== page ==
Even as attorney Amber Bollman openly referred to her spouse as “my wife,” she remembered her life before she had the legal right to say, “I do.”
Phone messages to friends and new acquaintances had to leave out where specifically they were meeting so as not to reveal they were going to a gay bar, and an invitation to a holiday party at her first job out of college incited a lot of agony over how broadly “spouses welcome” could be interpreted.
Although acceptance grew, Bollman still had to couch her language, and the legal status of her relationship to the woman she has married changed just by driving across state lines.
The U.S. Supreme Court’s decision in Obergefell gave Bollman and other members of the LGBTQ community access to the rite of passage that had long been unavailable. The wave that led to same-sex marriage legalization started in the states. It swept through Hoosier state on June 25, 2014, when Judge Richard Young of the U.S. District Court for the Southern District of Indiana overturned Indiana’s ban on same-sex marriage.
Being able to marry allowed Bollman and her spouse, as well as every other same-sex couple, to enjoy the rights and benefits available to heterosexual married couples. They can file their taxes jointly, make medical decisions for each other, get covered under their spouse’s employer-provided insurance, and receive Social Security benefits for spouses.
Yet beyond those advantages, Bollman, now director of client service initiatives at Barnes & Thornburg LLP in Indianapolis, pointed out the ruling from the courts was an “affirming and joyous thing” that normalized same-sex marriage to society.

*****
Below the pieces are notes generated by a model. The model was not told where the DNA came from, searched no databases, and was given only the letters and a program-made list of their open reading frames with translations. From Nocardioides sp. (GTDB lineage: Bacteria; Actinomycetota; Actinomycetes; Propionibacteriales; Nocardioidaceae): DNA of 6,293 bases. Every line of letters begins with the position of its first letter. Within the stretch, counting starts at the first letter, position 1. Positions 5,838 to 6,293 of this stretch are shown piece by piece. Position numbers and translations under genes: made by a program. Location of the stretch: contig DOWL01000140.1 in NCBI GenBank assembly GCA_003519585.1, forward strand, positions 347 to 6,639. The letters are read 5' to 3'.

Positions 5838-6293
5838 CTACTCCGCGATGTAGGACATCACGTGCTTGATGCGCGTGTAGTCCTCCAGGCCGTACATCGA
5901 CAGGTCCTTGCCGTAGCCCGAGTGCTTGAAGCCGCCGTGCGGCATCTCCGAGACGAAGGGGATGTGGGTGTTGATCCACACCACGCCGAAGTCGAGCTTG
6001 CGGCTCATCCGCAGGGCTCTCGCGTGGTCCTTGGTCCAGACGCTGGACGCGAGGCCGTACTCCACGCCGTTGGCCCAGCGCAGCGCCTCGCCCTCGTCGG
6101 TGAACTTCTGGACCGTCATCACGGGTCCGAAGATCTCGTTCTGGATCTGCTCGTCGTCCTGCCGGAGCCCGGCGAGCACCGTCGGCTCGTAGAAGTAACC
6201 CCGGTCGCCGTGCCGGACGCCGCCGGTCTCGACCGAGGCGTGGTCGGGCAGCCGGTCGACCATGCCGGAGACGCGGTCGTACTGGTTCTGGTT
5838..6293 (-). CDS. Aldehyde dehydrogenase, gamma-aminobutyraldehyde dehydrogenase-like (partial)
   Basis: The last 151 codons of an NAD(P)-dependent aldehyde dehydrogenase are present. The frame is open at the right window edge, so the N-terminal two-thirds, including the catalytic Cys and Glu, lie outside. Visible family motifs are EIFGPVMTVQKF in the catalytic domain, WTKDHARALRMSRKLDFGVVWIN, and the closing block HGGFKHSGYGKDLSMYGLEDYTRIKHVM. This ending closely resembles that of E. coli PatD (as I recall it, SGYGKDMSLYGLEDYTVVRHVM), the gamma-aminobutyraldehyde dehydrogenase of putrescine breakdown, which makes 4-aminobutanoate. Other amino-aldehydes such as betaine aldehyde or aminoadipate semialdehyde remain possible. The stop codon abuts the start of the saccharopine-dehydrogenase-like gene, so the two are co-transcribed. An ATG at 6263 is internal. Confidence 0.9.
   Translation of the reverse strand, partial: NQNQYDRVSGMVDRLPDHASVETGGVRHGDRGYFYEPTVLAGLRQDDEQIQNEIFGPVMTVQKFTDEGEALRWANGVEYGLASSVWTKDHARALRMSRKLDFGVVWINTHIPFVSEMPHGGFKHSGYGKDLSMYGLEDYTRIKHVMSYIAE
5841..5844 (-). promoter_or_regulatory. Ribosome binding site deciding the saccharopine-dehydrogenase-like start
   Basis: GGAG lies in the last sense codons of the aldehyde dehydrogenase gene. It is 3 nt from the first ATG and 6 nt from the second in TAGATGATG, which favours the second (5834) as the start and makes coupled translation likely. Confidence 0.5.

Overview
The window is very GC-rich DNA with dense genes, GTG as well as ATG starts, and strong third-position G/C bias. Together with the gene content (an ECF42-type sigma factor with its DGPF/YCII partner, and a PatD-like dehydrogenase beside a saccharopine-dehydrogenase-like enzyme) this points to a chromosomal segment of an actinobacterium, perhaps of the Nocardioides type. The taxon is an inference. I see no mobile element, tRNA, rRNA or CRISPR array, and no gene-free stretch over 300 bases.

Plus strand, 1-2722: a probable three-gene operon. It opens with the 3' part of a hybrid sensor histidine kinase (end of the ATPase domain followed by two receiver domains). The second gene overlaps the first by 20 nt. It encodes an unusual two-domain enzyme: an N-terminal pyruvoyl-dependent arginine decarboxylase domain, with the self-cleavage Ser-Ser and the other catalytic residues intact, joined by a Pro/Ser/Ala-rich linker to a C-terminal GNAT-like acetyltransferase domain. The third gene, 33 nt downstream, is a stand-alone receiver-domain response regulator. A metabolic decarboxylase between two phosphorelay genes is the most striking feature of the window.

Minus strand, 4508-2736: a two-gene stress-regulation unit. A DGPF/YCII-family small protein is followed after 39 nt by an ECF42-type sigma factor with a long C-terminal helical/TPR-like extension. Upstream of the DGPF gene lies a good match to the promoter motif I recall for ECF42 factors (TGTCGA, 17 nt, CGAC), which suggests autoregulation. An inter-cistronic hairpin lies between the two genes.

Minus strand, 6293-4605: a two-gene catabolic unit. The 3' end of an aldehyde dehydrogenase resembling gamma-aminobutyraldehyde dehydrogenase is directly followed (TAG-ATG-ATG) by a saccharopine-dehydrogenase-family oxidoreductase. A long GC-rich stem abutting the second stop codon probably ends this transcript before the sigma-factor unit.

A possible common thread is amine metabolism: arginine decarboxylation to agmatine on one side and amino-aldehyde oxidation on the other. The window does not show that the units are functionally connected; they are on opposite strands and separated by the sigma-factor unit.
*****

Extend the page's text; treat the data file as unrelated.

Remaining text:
“I refer to my wife and nobody bats an eyelash,” she said.
The push to upend the prohibition against same-sex marriage in Indiana was ignited when the Legislature attempted in 2014 to enshrine the traditional definition of marriage into the state’s constitution. Little more than a year later, Obergefell v. Hodges, 576 U.S.____(2015), found same-sex marriage bans were unconstitutional.
Paul Castillo, a Lambda Legal attorney who led the nonprofit’s team in representing some of the Indiana couples, was surprised at how quickly the marriage cases moved through the courts. Also, while he anticipated a backlash, Castillo has been astounded at the opposition’s efforts, particularly in the Trump administration, to, in his view, erode the victory and stop the expansion of other civil rights protections to the LGBTQ community.
“It has continued at a level that we have not seen,” Castillo said. “It’s an attack on all fronts on every facet of life.”
In the five years since Young issued his opinion, Indiana has posted a record of pushback and progress.
The General Assembly returned in 2015 and sparked a national firestorm when it passed the Religious Freedom Restoration Act. Seen as permitting discrimination against LGBTQ individuals, the new law had to be immediately amended. During the 2019 session, the Legislature passed a hate crimes bill, but that, too, has drawn criticism because it did not extend protections to cover gender identity.
Conversely, LGBTQ employees in Indiana have protections against discrimination in the workplace after the 7th Circuit found in Hively v. Ivy Tech Community College, 853 F.3d 339 (7th Cir. 2017), that Title VII covers sexual orientation. Also, even though the case remains pending at the Chicago appellate court, an injunction is enabling married lesbian couples to put the non-birth mother’s name on their children’s birth certificates.
The push for equality did not start and does not end with marriage. “There will always be work to fight for and defend the LGBTQ community,” Castillo said.
To Ryan McCann, executive director of the Indiana Family Institute, the legalization of same-sex marriage has led to more aggression against those who favor traditional marriage. Business owners, therapists, teachers and others who put their religious beliefs into practice, he said, get destroyed personally and professionally.
McCann sees marriage equality as making attacks on individuals who exercise their religious beliefs more likely. Consequently, RFRA was needed to protect the First Amendment right to religious freedom. But in the intervening years, several municipalities around Indiana have adopted human rights ordinances that include protections for gender identify and sexual orientation and “created a legal sword” that can be used against anyone with firmly held religious views.